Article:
British Museum to display iconic 'Great Wave' woodcut print for the first time in years

The famous work is so sensitive to light it can only be shown for a short period

Sea-slide: 'Great Wave' by Hokusai
Sea-slide: 'Great Wave' by Hokusai

One of the world's most recognisable artworks is to be displayed at the British Museum for the first time in more than five years.

Japanese artist Katsushika Hokusai's 1831 image, the Great Wave Off Kanagawa, is just one of a number of his works compiled for an exhibition exploring the later portion of his life.

It was last shown off in 2011.

The artist lived to 90 and "produced works of astonishing quality right up until his death", including some of his best-known masterpieces, curators at the museum said.

But some of the works, including woodblock prints on paper like the Great Wave, are so delicate that they can be damaged by long exposures to light. A number will be rotated out halfway through the exhibition.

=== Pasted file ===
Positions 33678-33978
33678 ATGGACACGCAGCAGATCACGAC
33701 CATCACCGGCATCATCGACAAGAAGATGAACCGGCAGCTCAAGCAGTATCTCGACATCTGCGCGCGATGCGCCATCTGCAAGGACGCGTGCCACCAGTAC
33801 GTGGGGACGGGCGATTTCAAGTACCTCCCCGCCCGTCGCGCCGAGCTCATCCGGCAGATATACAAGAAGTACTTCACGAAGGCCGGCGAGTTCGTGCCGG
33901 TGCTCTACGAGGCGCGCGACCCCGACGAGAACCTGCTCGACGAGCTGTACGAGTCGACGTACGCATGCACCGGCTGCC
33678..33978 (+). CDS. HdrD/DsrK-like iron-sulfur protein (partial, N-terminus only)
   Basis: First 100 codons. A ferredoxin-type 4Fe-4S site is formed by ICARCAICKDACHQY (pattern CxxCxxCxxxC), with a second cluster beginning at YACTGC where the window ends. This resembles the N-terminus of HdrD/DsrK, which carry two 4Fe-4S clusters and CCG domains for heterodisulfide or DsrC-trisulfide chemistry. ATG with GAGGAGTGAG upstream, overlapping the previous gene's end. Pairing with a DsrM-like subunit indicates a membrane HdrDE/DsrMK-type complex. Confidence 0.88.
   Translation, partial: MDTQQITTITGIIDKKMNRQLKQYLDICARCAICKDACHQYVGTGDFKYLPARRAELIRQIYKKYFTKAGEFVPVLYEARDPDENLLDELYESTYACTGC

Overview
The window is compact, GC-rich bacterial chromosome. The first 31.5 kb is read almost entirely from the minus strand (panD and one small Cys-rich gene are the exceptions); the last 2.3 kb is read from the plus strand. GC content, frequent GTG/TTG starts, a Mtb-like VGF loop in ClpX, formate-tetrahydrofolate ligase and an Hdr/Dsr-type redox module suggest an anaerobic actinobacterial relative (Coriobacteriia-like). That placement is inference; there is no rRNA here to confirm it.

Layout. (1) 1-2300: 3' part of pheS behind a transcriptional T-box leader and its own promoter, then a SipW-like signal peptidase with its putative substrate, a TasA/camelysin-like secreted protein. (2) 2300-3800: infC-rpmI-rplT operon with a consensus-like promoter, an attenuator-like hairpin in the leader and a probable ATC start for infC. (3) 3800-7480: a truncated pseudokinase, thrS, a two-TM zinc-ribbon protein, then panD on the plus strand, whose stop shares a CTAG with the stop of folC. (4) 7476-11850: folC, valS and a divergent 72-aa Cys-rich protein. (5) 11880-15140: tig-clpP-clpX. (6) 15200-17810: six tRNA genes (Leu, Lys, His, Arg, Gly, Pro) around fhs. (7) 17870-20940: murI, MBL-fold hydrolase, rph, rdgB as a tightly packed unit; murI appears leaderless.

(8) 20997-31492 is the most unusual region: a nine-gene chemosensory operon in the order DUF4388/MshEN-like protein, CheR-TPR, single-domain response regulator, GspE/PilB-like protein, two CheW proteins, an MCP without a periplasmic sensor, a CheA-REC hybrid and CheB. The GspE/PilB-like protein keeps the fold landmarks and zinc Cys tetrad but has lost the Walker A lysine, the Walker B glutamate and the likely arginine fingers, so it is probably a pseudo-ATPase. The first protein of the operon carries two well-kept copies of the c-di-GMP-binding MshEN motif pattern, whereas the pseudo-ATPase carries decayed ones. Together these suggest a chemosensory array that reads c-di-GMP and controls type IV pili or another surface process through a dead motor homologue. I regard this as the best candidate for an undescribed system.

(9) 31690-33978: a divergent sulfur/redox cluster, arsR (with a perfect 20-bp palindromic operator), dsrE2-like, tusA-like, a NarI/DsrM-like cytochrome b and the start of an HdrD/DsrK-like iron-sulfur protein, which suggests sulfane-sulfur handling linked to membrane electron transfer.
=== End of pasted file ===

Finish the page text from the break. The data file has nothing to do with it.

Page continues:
The museum said the Great Wave will head up a display of "superb landscapes" including intimate domestic imagery, depictions of the natural world and Hokusai's portrayals of supernatural entites. Items have been loaned by institutions in Japan, Europe and the United States.

The museum said: "Throughout his career, and particularly in the later years, Hokusai’s paintings brought vividly to life an extraordinary bestiary of dragons, Chinese lions, phoenixes and eagles,and forcefully energised depictions of mythological figures and holy men.

"He also continued to use landscape and wave imagery as a major subject and he became increasingly interested in exploring art the mutability and minutiae of the observable world—particularly birds, animals and plants and other natural subjects."

The exhibition will run from 25 May to 13 August this year, but will close from 3 to 6 July while items are switched out.

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